Down with Hypocrisy, Again

Over at Democratic Audit UK, Mollie Gerver has an interesting post arguing that the European Union should decriminalize people smuggling ― that is, helping consenting individuals to cross borders which they lack permission to cross, in exchange for payment. (Consent is very important here: it’s what distinguishes “smuggling” from “trafficking,” the moving of people by force or fraud.) Having once written that Canada’s anti-smuggling laws are a form of organized hypocrisy, I agree. If anything, I would go even further than Ms. Gerver.

Ms. Gerver points that it is not illegal for a refugee to pay a smuggler, or to come to a country where he or she applies for protection. Even those whose applications for refugee status are denied are only deported, not punished. Smugglers, by contrast, face stiff criminal sanctions if they are caught, and this, Ms. Gerver explains, creates all sorts of perverse incentives. For example, smugglers “require extensive intelligence information to evade border control officials, which is often only possible by joining forces with those involved in arms trading and human trafficking networks.” Even worse, “[t]o avoid getting caught and arrested, smugglers often also take violent actions against migrants and refugees.” Moreover, because they face criminal sanctions whether or not they endanger the people they transport, smugglers are incentivized to carry as many people as they can, regardless of the risks, so as to maximize the profits.

Ms. Gerver proposes that smuggling be decriminalized, and that smugglers only face criminal punishment actions that are independently wrong, whether abuse or endangerment of the migrants, arms trafficking, or even “fraud if they fail to warn migrants and refugees about the risks of the journey.” In this way, smugglers will actually have an incentive to avoid, not to engage in, these sorts of behaviour. In Ms. Gerver’s view, such an approach would not be inconsistent with turning potential refugees away if they are intercepted before reaching safe haven, and generally with trying to reduce the number of those who reach their destinations and claim asylum. Indeed, she believes that “smuggling may also be easier to stop if decriminalised,” because smugglers might become “less nervous about being caught” once they know that they will not face sanctions if they are.

I’m not sure quite how seriously Ms. Gerver means her suggestions that decriminalization would be a way of reducing the number of refugees able to claim asylum in the West. I doubt that the suggestion is correct, because lowering the price of smuggling to those who engage in it will also lower the price their clients have to pay, and thus attract more of them, many more, I suspect, than would be stopped en route. Ms. Gerver might not think that this would be a good thing. But I certainly do. Indeed, I now believe, as I did not when I wrote the post linked to above, that states have no right to keep out any migrants, whether they are fleeing natural disasters, war, political persecution, or misery caused by the same sort of bad government that makes natural disasters into humanitarian catastrophes and causes wars and persecution. But you need not share this view to think that allowing more people who are genuine refugees as the term is generally understood to come to safety would be a good thing.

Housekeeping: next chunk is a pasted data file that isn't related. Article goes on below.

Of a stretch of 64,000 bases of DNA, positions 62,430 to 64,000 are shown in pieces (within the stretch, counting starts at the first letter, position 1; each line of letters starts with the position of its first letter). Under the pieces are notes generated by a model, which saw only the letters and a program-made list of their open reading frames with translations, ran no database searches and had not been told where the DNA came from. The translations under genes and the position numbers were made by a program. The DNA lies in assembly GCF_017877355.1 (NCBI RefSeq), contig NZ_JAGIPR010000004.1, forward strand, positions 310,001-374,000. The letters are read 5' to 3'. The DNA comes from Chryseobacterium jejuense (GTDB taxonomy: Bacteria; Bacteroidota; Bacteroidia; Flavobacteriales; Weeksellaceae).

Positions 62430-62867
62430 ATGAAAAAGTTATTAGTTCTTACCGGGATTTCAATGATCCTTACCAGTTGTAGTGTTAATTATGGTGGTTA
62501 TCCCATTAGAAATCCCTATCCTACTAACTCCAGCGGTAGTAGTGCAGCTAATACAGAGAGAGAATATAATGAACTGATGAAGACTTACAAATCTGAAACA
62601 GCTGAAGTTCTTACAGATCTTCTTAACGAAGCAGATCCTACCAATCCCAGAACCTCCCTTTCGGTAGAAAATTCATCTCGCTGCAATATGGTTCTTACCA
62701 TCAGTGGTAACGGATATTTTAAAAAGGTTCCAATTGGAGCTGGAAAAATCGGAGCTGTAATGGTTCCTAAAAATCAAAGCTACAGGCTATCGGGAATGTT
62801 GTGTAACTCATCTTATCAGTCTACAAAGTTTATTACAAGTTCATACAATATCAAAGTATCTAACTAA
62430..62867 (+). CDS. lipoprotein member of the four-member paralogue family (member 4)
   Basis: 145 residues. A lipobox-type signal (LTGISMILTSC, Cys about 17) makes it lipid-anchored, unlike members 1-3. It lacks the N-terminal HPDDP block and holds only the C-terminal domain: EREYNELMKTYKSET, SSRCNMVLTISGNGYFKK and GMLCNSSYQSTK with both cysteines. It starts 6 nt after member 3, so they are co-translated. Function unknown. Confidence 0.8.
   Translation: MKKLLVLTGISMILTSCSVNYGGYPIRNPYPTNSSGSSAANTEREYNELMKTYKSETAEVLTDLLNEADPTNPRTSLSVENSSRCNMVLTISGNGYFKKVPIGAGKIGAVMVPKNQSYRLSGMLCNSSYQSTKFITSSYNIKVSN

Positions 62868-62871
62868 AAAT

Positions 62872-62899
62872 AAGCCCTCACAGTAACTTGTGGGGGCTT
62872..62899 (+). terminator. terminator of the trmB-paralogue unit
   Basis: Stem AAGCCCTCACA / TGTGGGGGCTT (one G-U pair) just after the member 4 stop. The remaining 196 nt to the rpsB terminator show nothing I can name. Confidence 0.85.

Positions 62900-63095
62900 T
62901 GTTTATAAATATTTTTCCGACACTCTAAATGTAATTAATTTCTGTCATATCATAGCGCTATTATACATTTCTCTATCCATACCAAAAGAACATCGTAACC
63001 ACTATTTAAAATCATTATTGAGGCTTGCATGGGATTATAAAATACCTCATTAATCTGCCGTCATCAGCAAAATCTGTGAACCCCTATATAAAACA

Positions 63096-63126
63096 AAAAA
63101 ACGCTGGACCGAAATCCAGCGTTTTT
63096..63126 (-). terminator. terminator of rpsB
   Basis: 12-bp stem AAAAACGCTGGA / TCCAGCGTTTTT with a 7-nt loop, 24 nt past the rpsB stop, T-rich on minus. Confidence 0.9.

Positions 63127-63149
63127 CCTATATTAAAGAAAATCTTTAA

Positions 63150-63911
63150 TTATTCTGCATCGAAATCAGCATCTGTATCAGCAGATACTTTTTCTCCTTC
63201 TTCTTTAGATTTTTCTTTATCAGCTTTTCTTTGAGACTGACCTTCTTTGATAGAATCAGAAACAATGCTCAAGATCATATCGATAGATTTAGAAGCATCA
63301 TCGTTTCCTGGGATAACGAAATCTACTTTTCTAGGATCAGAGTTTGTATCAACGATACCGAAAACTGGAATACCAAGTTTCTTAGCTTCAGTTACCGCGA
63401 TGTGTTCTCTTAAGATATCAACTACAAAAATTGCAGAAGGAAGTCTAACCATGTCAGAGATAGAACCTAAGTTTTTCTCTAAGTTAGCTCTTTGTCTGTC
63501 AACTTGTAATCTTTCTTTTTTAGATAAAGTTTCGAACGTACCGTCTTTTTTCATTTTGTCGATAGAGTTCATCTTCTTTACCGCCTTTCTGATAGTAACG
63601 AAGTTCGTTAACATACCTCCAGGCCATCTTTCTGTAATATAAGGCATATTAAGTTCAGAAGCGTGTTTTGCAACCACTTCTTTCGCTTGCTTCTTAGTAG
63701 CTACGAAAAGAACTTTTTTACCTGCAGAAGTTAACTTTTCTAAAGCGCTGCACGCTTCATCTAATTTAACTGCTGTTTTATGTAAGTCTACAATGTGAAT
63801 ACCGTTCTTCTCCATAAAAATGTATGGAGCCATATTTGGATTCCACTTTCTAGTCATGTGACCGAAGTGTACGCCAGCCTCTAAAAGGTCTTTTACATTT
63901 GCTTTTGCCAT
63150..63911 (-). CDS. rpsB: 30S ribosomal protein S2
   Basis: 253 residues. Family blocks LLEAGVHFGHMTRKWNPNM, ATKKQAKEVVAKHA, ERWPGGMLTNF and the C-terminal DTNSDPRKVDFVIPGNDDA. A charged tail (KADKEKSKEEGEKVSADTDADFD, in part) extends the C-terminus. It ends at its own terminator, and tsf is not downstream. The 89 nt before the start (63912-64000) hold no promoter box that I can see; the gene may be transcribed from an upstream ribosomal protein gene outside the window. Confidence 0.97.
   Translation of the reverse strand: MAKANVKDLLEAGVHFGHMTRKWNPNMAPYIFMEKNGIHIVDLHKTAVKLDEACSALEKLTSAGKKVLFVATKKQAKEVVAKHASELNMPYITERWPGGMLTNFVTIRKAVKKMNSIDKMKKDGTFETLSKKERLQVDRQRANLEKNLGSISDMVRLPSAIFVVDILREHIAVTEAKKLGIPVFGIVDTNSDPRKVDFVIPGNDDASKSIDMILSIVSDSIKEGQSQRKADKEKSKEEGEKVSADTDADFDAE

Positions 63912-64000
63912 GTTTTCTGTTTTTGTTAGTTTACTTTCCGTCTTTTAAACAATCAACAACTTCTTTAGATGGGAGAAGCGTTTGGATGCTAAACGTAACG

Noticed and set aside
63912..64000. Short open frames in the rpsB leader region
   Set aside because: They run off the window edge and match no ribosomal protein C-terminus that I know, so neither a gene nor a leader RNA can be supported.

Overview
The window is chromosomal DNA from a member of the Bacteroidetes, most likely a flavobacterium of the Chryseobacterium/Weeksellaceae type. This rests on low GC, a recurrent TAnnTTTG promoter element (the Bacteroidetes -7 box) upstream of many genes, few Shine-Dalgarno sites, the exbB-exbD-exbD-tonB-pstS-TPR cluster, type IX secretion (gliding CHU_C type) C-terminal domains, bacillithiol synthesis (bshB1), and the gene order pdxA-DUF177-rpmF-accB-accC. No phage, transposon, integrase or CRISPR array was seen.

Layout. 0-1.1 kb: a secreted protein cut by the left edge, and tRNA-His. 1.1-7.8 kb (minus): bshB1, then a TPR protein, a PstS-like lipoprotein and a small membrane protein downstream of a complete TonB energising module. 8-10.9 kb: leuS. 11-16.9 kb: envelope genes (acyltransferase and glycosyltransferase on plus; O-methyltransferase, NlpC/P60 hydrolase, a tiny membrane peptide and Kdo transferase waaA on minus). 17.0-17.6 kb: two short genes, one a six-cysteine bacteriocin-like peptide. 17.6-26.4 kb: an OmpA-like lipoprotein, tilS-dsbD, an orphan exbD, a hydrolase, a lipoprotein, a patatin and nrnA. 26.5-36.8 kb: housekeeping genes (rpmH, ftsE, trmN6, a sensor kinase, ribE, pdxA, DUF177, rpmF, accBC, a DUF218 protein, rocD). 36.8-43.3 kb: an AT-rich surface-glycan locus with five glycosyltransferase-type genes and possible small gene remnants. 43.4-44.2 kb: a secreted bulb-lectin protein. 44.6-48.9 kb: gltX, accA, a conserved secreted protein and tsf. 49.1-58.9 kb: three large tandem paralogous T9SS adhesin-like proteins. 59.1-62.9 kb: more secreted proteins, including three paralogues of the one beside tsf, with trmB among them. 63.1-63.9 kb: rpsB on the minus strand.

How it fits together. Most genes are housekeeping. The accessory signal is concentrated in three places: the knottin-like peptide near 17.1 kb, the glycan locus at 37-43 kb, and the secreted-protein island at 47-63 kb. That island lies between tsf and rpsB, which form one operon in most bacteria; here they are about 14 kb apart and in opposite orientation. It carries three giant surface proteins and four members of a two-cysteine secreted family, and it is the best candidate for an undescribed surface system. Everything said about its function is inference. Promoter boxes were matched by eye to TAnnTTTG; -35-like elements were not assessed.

Indeed, you do not even need to believe that to want to change a policy that makes it more likely that refugees will be victimized by smugglers. To repeat, this policy is one of rank hypocrisy. We say that we welcome refugees, but actually we put barriers that not only make it difficult for them to come, but ensure that those who make the attempt are more likely to suffer or even die. That this barriers are invisible makes it worse. Ostensibly we protect vulnerable people from exploitation. In reality, as I argued in my earlier post on this topic, and as Ms. Gerver confirms, we create incentives for the smugglers to exploit them. To the somewhat more specific points Ms. Gerver makes, I would add the following, more general, one that I made in my earlier post: